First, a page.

Digital Justice

Digital justice

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Digital justice

The Open Justice Digital Justice project is intended to give students the opportunity to consider how technology can be used to support the public understanding of law. Students design and build apps and chatbots that provide legal information on a specified legal topic. The project does not require students to have specific technology skills such as coding, but students must be willing to learn technical and project management skills and have an interest in legal design.

Through the course of the sixteen week extra curricular project students learn how to develop a legal chatbot using a platform developed by Josef. Students are given a brief and then spend time researching the legal issues before they start designing their solution. The Digital Justice project uses design thinking and in particular explores the importance of human centred design.

The 2021 project culminated in the Digital Justice competition where they pitched their bot to judges Sam Flynn from Josef and Adam Hunter from Clifford Chance.

The winning submission by Elizabeth Hill was a housing repair bot, Rodger the Repairs Bot, aimed at tenants to get them the help they need. The bot not only provided legal information and guidance, but it also created a letter for the user to send to their landlord.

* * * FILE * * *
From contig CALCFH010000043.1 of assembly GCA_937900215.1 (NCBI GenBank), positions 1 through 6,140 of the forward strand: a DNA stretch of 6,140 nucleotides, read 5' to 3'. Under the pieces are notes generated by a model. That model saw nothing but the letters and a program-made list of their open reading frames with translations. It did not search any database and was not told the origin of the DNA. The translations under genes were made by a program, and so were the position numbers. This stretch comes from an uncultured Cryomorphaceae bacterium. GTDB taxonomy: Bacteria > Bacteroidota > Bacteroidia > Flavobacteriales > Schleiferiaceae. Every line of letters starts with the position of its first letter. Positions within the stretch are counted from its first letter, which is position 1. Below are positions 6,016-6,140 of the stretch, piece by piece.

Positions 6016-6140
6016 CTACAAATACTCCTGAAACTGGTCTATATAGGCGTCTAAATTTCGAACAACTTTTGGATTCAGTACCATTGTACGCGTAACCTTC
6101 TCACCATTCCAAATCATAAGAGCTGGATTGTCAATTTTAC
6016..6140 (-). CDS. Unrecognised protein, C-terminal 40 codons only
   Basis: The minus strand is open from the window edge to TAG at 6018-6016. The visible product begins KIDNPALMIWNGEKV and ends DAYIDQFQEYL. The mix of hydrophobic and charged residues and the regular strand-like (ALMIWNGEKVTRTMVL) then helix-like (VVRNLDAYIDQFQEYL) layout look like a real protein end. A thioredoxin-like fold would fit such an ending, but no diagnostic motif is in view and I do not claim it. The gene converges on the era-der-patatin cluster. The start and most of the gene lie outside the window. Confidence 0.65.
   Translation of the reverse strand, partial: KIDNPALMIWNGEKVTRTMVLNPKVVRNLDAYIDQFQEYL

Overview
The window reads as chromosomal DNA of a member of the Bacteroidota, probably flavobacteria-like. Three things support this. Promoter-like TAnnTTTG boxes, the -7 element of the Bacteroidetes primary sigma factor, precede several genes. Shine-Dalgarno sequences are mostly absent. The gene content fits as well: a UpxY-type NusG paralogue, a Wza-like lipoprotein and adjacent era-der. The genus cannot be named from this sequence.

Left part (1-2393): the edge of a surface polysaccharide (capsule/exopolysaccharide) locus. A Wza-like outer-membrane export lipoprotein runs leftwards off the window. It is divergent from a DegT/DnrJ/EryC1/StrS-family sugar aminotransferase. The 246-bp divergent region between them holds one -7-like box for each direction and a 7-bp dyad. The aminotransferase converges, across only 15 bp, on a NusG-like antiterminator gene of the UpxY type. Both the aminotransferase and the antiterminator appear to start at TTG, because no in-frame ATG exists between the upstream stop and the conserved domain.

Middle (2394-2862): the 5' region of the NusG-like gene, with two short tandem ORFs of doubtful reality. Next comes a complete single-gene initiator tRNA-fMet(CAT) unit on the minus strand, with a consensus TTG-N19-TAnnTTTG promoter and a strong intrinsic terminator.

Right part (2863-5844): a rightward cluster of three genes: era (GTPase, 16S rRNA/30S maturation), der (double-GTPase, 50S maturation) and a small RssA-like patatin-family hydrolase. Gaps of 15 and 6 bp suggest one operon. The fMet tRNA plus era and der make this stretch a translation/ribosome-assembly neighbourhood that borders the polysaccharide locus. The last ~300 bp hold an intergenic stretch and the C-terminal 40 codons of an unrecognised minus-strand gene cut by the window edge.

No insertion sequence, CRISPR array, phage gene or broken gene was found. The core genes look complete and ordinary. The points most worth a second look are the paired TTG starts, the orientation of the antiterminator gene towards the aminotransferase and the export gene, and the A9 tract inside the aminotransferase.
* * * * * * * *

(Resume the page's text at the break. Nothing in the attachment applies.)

Finalists James Cheeseman Bot and Peter Bratt Bot developed bots to support the work of our Open Justice Law Clinic. Kate Wells's Bot provided information and guidance on housing issues.

You can see some more examples of student chatbots on our project archive page.

Josef Logo

The Open Justice Centre is the first UK university to use legal automation platform Josef to educate Law students, as part of its Digital Justice project. In collaboration with Josef, final year OU Law students spent 12 weeks designing and building a legal bot (software application) that addresses an area of legal need, such as domestic violence or divorce. Josef is used by the best legal teams around the world, including Clifford Chance and Herbert Smith Freehills. It focuses on making legal services more accessible, efficient and seamless by empowering lawyers to automate parts of their day-to-day work, including lawyer-client interactions, document drafting and providing legal guidance and advice.

Sam Flynn, Co-founder and COO of Josef, added: “We have been very impressed with the students’ chatbots so far and the quality of the work they have produced. We are proud to be the technology partner behind The Open University’s Digital Justice project, and to be working with the UK’s biggest university on training the lawyers of the future. We are also an excellent match, both believing in the democratisation of knowledge through tools like tech. It’s crucial that we find out how we can exploit technology to improve legal support in the UK and around the world".

"We’re striving to focus students on meeting user needs without compromising the depth of legal information in the apps. We’ve used technology that is powerful but non-intrusive, and intuitive rather than a distraction. The Josef product was a true success for us in this regard, and the solutions that were developed during the relatively short project were, quite frankly, amazing. We look forward to continuing with Josef as a core element of the Digital Justice project and extending the programme in the coming years.”  David Byrne, Project Manager